Now that the worst has happened, many pundits, particularly on the left, are pointing to the budget cuts that have hamstrung the Army Corps of Engineers in its endless battle of New Orleans: "The Corps never tried to hide the fact that the spending pressures of the war in Iraq, as well as homeland security -- coming at the same time as federal tax cuts -- was the reason for the strain. At least nine articles in the Times-Picayune from 2004 and 2005 specifically cite the cost of Iraq as a reason for the lack of hurricane- and flood-control dollars."
That's all true -- and it's always worth reminding people of the lunatic fiscal priorities of the Cheney administration and its supporters in the congressional pork chop caucus. But the bigger story behind the drowning of New Orleans is what it reveals about the longer-term consequences of America's lunatic environmental priorities. For nearly 160 years, private industry and governments alike have been chopping and channeling the Mississippi and its tributaries -- turning rivers into drainage ditches, riverbanks into Maginot Line-style fortifications, and wetlands into factory farms. This has created the same self-defeating spiral that doomed New Orleans -- the rivers rise, the riverbanks sink, forcing the levees higher and higher, until some of them are now as tall as four-story buildings.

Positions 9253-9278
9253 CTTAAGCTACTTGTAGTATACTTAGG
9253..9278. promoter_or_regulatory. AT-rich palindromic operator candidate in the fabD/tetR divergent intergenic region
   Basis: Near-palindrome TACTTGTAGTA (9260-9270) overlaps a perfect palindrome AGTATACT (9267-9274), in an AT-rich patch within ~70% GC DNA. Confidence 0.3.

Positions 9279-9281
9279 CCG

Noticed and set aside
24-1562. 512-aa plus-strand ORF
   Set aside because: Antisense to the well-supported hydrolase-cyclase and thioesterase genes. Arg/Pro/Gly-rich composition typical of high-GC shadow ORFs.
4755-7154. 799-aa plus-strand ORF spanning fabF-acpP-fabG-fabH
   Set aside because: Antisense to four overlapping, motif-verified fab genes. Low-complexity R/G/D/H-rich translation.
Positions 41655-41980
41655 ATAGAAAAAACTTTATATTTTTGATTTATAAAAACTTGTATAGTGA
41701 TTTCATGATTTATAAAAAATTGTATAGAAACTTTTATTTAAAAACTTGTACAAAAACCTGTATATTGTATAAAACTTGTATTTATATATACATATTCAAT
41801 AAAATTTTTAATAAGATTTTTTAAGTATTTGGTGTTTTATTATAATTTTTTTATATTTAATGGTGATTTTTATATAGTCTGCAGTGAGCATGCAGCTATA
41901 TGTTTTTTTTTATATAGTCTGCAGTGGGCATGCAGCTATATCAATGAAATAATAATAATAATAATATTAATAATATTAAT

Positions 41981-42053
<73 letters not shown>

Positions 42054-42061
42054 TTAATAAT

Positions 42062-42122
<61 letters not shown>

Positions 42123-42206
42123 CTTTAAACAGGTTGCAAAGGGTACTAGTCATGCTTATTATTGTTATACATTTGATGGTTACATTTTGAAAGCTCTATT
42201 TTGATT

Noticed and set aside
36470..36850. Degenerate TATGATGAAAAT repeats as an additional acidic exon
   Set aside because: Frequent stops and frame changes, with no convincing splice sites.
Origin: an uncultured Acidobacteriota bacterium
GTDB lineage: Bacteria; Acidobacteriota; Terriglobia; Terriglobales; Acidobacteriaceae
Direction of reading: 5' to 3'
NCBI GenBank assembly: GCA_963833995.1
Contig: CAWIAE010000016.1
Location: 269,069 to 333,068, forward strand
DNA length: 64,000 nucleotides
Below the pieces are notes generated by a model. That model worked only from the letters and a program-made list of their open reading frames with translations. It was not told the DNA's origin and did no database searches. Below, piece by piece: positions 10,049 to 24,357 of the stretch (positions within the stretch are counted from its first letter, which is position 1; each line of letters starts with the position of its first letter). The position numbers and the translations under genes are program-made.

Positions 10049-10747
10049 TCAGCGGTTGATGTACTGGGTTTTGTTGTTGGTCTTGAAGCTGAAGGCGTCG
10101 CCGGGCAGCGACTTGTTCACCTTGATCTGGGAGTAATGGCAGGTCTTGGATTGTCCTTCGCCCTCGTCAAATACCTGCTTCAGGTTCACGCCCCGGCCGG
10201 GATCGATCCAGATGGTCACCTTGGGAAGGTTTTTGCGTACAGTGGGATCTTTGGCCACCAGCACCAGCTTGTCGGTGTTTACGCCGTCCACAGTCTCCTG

The real lesson of Katrina, though, is that the scenes we've been watching in New Orleans could be repeated in many other places in the decades ahead, if the worst-case scenarios generated by the global climate change models become realities.
It's easy, even for reasonable people, to disregard those scenarios. The worst case, after all, doesn't usually happen. But the flooding of New Orleans, like the destruction of Pompeii, is a graphic demonstration of the fact that sometimes the worst case (or something like it) does happen, especially when it is preceded by years of willful ignorance and blind self interest.
If the worst case for global climate change comes to pass, the environmental and economic losses will dwarf, many times over, the costs of Hurricane Katrina. They'll also reduce into insignificance the price tag on the Kyoto Treaty -- which itself may be too little, too late. If Shrub really thinks that doing something about climate change would "wreck the economy," he should spend some of his unused vacation time thinking about what just happened to New Orleans.
Wednesday, August 31, 2005
Billmon on Katrina
As usual, he gets it like few others do.